Bluetooth A2DP and HFP on Qualcomm?s Snapdragon
February 28, 2017
The Snapdragon platform has all the necessary components for any kind of audio/voice processing system. This article looks at how you can use a Bluetooth radio chip with Snapdragon to create a...
The Snapdragon platform has all the necessary components for any kind of audio/voice processing system. This article looks at how you can use a Bluetooth radio chip with Snapdragon to create a complete Bluetooth audio system.
Using a QCA Bluetooth/Wi-Fi module with Snapdragon is a complete solution for Bluetooth use cases. In this article, we are going to provide some information about audio routing and BlueZ interfacing to make a Snapdragon platform (in this example APQ8009 – 200 series of Snapdragon) a hands-free device. In this platform, we are using WCD9326 with I2S interface as a front-end audio codec.
A QCA module has a bus interface dedicated to the APQ and, using this bus and customized host controller interface (HCI) driver, the user application can communicate with the Bluetooth interface in the same fashion it has before (Figure 1). The interface module has direct access to a low power audio subsystem (LPASS), using shared memory base communication. The LPASS is a Hexagon digital signal processor (DSP), which provides a platform for signal processing applications. This means that whatever processing needs to be done on Bluetooth streams can be done in LPASS, which is part of Snapdragon.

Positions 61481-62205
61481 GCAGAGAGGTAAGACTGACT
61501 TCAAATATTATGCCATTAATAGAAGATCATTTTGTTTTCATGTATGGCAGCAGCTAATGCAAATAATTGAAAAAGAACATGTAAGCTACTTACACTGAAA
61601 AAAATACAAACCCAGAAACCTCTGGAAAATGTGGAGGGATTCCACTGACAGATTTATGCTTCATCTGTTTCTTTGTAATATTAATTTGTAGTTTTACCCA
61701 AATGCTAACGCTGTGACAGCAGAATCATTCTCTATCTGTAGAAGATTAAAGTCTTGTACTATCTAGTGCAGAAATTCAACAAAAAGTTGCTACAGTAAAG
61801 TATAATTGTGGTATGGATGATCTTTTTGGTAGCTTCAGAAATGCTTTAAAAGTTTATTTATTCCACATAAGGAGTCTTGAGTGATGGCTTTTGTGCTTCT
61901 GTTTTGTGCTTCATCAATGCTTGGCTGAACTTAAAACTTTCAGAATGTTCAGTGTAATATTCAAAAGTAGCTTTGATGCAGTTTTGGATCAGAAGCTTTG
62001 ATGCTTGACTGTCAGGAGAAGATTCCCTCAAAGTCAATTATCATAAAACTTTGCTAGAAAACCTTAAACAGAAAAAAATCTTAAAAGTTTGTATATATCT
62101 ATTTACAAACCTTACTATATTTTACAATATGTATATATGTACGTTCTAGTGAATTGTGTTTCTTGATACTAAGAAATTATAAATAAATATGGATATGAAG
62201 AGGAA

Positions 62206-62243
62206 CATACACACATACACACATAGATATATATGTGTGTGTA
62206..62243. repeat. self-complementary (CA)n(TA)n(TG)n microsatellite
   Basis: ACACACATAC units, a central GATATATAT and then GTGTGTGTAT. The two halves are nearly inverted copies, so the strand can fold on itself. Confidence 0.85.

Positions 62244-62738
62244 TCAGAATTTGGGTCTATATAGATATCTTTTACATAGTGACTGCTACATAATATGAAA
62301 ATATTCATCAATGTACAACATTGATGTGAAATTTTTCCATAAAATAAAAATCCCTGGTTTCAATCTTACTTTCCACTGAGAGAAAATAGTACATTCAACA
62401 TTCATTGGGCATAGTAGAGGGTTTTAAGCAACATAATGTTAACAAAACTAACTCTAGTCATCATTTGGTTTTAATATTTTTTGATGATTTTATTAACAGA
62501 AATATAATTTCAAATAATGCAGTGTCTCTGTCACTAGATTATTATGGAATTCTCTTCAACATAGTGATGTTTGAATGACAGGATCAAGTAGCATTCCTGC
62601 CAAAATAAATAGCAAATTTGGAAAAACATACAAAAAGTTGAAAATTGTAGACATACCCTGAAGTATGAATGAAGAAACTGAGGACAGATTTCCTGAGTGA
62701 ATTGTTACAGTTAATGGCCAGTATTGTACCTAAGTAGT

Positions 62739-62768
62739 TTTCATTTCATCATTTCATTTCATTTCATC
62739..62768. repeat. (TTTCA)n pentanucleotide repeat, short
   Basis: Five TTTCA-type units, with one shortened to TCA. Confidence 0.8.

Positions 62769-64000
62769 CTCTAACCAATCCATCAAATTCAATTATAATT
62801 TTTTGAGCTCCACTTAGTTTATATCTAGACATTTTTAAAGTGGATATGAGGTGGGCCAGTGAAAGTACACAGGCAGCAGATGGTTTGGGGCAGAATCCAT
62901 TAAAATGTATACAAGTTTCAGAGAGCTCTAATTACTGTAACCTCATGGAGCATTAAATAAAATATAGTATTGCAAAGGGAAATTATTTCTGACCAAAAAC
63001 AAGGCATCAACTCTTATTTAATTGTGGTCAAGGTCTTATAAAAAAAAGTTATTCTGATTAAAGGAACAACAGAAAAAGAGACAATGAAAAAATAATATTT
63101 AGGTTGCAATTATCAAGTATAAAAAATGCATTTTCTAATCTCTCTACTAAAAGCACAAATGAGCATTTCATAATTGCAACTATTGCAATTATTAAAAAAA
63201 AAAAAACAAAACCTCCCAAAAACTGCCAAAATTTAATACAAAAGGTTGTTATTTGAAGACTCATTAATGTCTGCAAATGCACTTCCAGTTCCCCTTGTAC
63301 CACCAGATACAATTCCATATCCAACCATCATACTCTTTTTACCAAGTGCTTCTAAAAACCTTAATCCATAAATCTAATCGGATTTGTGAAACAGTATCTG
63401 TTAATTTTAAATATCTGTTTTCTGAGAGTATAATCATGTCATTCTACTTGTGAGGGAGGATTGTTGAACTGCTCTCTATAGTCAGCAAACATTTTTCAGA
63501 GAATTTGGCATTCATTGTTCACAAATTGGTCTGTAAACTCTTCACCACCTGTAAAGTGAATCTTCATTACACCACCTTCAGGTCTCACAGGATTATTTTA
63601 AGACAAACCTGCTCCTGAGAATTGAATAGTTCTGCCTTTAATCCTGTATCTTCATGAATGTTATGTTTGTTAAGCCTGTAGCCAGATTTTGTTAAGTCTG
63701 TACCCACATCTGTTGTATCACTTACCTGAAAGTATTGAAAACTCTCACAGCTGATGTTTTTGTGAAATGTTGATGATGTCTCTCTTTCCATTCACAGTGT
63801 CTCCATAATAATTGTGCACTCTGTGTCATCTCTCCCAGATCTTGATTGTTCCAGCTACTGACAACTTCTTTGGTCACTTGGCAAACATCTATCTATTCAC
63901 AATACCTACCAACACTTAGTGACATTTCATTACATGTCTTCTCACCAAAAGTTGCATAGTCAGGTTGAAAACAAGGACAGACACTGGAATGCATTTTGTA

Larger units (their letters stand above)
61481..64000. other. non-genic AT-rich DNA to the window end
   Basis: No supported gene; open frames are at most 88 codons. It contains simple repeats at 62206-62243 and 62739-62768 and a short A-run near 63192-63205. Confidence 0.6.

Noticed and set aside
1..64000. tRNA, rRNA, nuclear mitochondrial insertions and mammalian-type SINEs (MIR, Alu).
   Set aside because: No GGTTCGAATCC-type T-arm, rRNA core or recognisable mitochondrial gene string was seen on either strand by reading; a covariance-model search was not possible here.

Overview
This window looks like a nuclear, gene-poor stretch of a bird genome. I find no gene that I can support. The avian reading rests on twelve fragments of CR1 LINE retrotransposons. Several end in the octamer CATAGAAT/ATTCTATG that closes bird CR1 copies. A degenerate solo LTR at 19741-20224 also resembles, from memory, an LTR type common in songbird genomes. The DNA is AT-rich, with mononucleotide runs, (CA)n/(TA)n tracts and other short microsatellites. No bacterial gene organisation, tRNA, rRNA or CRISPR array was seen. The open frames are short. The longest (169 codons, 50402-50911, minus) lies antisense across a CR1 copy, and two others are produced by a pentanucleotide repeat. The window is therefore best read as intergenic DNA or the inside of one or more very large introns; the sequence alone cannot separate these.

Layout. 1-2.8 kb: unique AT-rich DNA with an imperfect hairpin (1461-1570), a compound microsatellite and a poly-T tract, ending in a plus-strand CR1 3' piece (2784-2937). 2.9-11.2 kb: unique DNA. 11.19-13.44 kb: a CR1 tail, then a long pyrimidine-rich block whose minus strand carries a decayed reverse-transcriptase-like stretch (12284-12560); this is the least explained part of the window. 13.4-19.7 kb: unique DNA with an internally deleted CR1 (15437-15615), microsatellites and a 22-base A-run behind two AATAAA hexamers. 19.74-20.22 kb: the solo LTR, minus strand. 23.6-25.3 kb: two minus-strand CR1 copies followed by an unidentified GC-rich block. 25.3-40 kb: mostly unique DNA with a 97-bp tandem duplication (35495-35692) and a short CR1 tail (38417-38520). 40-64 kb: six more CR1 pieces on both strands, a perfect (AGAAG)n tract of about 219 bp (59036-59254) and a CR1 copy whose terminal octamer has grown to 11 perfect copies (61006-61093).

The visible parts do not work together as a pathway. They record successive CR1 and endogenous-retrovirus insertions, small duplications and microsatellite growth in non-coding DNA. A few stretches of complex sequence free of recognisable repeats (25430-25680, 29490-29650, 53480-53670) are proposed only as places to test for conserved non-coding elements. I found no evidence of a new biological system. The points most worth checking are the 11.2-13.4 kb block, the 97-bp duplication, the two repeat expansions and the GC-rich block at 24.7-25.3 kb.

[Figure 1 | User application communicating with Bluetooth interface]
The human-computer interaction (HCI) interface on this platform is a shared, memory-based driver and you can use it with all kinds of Bluetooth stacks. We will be using BlueZ for our example.
Using the Advanced Audio Distribution Profile (A2DP) sink and the Hands-Free Profile (HFP), you could design a Bluetooth speaker/HFP device like those found in most car kits.
A2DP Sink profile
Let’s go through the steps for enabling this profile:
- Enable the profile in BlueZ configuration.
- Enable proper messages in DBus configuration. Add DBus message related to each interface by using